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Wednesday, 29th December 2010

"U of Saskatchewan Archive Holds Treasures"

David Bindle, the Special Collections Librarian at the University of Saskatchewan Library in Saskatoon, is profiled.

From an Article by Hannah Scissons in The Star Phoenix:

David Bindle pulls on a pair of white gloves and lifts up a manuscript leaf that's hundreds of years old.

"I can go back here and every single day discover something new," he says, gently placing the page back into storage, laying it flat in a drawer-like box.

A few rows away, a Bible that dates to 1509 sits on a shelf, not far from a 1611 King James version. The oldest complete manuscript in the room was written in 1471, although leaves from incomplete manuscripts in the room date back to the 1100s.

Bindle is the special collections librarian at the University of Saskatchewan, a job he considers one of the best in the library. The special collections room on the third floor is closed to the public; librarians fetch items needed by researchers and students. Many of the shelves are dominated by books with covers of brown, red, black and beige shades, although others have books and magazines in a rainbow of colours, neatly arranged and catalogued. The whole room smells of books. Pages upon pages of books.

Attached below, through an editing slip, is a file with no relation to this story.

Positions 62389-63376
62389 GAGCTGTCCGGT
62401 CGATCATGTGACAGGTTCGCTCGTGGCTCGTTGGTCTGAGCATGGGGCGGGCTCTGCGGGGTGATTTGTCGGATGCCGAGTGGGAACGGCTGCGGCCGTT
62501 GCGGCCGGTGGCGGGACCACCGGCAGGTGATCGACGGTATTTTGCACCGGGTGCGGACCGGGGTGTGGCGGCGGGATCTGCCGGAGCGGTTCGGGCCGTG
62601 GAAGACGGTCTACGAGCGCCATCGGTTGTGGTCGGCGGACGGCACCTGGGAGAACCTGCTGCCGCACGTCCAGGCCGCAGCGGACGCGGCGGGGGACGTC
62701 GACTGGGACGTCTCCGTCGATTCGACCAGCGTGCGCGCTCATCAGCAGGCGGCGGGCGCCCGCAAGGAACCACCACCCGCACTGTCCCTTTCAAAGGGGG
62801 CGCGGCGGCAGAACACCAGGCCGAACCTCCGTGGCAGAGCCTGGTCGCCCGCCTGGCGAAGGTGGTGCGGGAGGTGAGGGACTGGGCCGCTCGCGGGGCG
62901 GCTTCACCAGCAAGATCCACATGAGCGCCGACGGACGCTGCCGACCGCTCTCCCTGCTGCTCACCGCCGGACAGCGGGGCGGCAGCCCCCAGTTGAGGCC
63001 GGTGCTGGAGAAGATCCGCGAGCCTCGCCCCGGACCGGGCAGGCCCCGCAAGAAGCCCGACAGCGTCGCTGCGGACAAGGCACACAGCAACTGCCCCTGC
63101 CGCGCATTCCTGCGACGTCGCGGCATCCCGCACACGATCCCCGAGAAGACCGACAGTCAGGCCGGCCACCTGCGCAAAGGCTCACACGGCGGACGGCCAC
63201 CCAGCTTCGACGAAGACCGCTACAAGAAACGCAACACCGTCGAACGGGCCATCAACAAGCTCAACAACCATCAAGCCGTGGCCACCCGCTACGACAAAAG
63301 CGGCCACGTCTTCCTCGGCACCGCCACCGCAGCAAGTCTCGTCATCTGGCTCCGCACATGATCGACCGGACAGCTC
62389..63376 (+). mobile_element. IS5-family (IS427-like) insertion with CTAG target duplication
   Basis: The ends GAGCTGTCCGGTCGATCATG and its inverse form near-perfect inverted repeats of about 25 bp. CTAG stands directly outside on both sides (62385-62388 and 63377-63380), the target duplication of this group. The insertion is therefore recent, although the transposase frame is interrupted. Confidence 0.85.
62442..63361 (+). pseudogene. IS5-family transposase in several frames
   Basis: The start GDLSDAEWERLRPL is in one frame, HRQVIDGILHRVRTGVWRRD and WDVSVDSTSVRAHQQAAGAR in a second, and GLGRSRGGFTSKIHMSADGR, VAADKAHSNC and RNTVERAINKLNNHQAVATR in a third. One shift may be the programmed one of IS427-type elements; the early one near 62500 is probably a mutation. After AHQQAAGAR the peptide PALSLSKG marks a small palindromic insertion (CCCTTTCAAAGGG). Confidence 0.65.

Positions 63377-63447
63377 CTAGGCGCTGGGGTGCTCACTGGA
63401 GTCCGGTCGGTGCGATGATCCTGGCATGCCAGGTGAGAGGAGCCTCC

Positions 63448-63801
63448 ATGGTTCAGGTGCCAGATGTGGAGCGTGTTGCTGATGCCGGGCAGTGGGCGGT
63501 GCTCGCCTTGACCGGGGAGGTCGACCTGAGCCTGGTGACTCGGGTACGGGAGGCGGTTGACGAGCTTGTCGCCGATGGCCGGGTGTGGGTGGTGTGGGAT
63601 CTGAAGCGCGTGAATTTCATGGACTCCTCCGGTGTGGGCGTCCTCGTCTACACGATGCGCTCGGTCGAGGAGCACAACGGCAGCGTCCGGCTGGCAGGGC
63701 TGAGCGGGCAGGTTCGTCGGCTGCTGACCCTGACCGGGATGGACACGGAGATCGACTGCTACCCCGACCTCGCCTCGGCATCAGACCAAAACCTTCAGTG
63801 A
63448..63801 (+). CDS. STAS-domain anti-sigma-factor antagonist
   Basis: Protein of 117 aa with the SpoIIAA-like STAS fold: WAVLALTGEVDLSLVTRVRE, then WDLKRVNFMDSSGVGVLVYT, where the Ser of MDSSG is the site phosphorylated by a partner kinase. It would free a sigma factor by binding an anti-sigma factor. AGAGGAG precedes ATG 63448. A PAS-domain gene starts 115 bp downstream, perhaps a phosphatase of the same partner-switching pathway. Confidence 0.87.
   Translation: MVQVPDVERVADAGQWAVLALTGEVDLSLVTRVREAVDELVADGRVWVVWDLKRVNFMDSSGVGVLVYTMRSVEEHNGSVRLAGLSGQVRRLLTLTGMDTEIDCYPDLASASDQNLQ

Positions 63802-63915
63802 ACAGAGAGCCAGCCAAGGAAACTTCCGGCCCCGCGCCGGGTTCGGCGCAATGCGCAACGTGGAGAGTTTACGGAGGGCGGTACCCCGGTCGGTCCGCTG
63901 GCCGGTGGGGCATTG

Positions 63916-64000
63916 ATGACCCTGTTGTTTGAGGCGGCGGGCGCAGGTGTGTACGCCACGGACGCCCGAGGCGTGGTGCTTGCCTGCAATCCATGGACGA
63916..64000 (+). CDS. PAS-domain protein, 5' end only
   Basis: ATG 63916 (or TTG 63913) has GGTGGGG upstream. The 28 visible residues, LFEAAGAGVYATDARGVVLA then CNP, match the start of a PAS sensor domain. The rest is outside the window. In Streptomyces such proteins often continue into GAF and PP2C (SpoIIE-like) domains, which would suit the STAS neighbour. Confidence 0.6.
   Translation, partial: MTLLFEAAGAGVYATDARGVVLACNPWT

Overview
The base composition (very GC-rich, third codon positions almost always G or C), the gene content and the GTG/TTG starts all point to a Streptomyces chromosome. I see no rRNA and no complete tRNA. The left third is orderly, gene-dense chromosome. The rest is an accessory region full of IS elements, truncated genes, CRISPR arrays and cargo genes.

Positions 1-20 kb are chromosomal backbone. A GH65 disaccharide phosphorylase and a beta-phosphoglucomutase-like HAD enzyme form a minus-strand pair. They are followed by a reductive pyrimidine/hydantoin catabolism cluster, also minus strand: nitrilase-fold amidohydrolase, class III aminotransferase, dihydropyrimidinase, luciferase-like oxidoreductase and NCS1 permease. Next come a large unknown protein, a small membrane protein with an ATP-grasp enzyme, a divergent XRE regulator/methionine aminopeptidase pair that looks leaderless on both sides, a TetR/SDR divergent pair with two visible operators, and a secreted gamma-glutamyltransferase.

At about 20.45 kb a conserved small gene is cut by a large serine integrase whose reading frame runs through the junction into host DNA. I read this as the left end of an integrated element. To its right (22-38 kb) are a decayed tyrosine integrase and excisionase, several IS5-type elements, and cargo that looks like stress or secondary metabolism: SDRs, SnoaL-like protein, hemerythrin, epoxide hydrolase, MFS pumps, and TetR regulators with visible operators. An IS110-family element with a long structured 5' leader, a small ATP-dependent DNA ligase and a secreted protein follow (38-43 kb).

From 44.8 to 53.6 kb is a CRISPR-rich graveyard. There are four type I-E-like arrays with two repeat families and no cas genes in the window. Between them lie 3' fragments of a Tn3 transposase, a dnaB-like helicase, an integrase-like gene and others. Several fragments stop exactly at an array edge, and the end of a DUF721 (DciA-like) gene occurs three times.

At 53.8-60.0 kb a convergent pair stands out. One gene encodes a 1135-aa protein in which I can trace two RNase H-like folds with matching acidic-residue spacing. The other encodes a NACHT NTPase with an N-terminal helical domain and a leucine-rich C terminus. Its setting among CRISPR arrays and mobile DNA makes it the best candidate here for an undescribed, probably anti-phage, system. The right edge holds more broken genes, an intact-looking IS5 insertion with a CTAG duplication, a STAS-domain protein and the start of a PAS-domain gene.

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"No matter what you do, I think students can really be inspired by the actual handling of the primary materials, rather than just seeing pages of the book online," he says. "I think there's something on an inspirational level when they actually hold a 1,000-year-old piece of history in your hands. Quite often that will be the spark that can sometimes drive them in a particular direction of research."

Plus, Bindle has a concern that's shared widely among librarians -- the issue of digital migration. Are the files he's creating today, the high-resolution scans and painstakingly photographed details, going to be readable 100 years down the road? Printed material lasts hundreds and hundreds of years, if stored properly. Our first digital files? Well, they didn't do so well. Take floppy discs, that may have languished in drawers before getting thrown out because they weren't handy to access anymore.




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